The original "Hawaii Five-O" ran from 1968-80 and starred Jack Lord who incorporated the now famous "Book 'em, Danno" catchphrase.
Lenkov said he remembered watching the original series with his father and was treading very carefully after he successful pitched the show, which will begin its fourth season this fall.
"In terms of the fans of the original, there's always people who come to you with their arms crossed and say there's no way you're going to do better. We're not trying to do better. We're trying to honour that original show," said Lenkov, a Montreal native, in an interview with The Canadian Press at the Banff World Media Festival.
"We're trying to expand on the legacy of the show and trying to add some value by exploring the characters. I think if you can get them to watch they would see we're truly fans of the original and that we are honouring it."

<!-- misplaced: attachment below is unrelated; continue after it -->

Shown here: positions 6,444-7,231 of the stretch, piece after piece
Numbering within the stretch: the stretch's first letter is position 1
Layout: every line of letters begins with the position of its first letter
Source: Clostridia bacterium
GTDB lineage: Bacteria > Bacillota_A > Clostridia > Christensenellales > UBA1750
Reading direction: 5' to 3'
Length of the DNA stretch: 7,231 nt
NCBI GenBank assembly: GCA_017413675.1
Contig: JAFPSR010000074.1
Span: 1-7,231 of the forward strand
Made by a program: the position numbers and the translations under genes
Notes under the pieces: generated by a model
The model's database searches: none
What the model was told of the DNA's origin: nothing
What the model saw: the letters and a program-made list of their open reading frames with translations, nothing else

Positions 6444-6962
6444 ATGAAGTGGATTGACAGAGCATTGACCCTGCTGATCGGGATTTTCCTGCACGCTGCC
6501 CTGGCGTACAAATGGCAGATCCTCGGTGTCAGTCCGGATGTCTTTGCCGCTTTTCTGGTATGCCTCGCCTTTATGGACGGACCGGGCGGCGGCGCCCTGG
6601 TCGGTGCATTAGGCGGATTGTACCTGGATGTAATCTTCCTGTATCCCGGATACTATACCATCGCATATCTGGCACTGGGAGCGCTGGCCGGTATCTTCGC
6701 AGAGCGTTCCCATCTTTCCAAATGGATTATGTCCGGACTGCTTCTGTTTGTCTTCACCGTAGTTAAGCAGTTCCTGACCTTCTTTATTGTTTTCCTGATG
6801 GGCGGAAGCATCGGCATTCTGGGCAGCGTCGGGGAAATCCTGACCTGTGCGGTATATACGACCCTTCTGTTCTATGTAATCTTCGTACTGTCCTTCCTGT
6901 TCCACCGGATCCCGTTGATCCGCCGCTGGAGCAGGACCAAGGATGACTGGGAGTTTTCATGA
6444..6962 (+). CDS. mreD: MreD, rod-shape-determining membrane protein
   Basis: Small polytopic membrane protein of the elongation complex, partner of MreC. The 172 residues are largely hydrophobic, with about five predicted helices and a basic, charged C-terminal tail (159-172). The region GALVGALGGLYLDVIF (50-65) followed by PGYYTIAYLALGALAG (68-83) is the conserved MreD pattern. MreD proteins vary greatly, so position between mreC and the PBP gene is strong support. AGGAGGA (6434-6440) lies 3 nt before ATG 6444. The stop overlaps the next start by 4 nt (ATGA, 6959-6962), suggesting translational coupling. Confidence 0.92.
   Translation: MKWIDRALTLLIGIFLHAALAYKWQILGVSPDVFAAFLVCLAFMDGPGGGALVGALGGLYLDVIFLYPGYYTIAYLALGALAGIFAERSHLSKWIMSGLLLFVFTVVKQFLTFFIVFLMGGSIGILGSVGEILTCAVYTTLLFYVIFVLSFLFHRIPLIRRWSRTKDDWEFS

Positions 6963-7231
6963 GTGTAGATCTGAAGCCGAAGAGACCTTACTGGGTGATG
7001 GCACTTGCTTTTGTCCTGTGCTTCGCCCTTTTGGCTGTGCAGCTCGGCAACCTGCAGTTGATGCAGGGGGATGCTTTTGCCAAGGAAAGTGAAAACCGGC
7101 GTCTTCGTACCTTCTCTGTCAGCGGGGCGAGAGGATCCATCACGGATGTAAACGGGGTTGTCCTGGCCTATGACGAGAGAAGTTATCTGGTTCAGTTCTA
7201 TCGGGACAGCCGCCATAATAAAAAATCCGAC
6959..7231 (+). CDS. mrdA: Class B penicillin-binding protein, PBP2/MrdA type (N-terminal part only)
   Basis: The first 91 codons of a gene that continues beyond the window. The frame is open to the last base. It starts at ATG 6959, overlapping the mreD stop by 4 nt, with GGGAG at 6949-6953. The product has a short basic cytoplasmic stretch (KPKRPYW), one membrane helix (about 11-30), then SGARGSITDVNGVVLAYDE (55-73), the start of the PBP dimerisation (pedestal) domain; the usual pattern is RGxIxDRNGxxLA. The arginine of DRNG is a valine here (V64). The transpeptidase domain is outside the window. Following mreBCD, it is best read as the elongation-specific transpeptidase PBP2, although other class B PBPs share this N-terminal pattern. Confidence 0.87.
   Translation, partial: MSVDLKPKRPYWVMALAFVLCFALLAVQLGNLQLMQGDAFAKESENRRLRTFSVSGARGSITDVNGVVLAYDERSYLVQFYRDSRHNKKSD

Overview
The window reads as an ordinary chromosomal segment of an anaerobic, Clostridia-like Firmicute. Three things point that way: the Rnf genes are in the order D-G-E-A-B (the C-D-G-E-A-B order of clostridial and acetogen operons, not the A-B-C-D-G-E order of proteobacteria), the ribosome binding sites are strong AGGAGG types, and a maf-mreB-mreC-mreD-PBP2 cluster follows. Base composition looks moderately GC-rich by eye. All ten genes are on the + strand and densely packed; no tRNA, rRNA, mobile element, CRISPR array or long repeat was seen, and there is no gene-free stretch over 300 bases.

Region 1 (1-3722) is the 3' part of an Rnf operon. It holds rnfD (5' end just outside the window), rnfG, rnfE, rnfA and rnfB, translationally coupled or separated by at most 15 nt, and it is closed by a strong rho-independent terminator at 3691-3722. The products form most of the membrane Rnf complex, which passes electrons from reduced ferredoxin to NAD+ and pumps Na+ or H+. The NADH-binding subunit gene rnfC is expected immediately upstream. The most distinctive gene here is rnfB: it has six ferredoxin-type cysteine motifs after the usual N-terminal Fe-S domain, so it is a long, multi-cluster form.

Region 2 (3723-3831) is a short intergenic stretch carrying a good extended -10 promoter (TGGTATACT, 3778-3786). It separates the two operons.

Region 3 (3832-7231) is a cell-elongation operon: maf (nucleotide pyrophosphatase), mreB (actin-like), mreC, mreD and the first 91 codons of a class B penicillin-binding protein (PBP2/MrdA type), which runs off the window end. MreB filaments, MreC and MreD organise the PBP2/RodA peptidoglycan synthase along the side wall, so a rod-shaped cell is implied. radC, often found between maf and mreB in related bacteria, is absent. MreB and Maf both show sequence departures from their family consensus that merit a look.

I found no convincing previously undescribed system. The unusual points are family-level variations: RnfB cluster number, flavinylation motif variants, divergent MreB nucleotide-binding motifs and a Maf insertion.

Lenkov said you can't turn on a television in Hawaii without a constant reminder of the original series.
"When you're working in Hawaii it airs every day so I end up catching it at some point. It runs every day at 5 p.m. and I think it's on twice on the weekend as well."
The new series stars Alex O'Loughlin, Scott Caan, Daniel Dae Kim and Vancouver's Grace Park.
Lenkov said fans of the show can expect more character development next season and, borrowing from episodes from prior years, there will be flashback segments giving background on the main characters.
You'd think shooting a series in Hawaii, far away from television hotspot Los Angeles, would reduce the pressure, but Lenkov said that's not the case.
"In Hawaii it's the only game in town. If you're trying to crew on a show, you've got to get on 'Hawaii Five-0' or hopefully a movie comes into town cause most of the shows in the last couple of years that tried to shoot there for one reason or another have left," Lenkov said.
"The only successful show before us was 'Lost' and then before that it was 'Magnum P.I.' and before that the original 'Five-0.'"
Lenkov said there's another advantage to shooting away from the mainland. It's not like Los Angeles, where a crew can walk across the street and get a new job.
"In Hawaii, when you're the only game in town, those people bring their A game every day — 14 hours a day. Not only are they invested because it may be their only job for a while but also because the show represents them and their culture and who they are and they want the world to see Hawaii in its best light."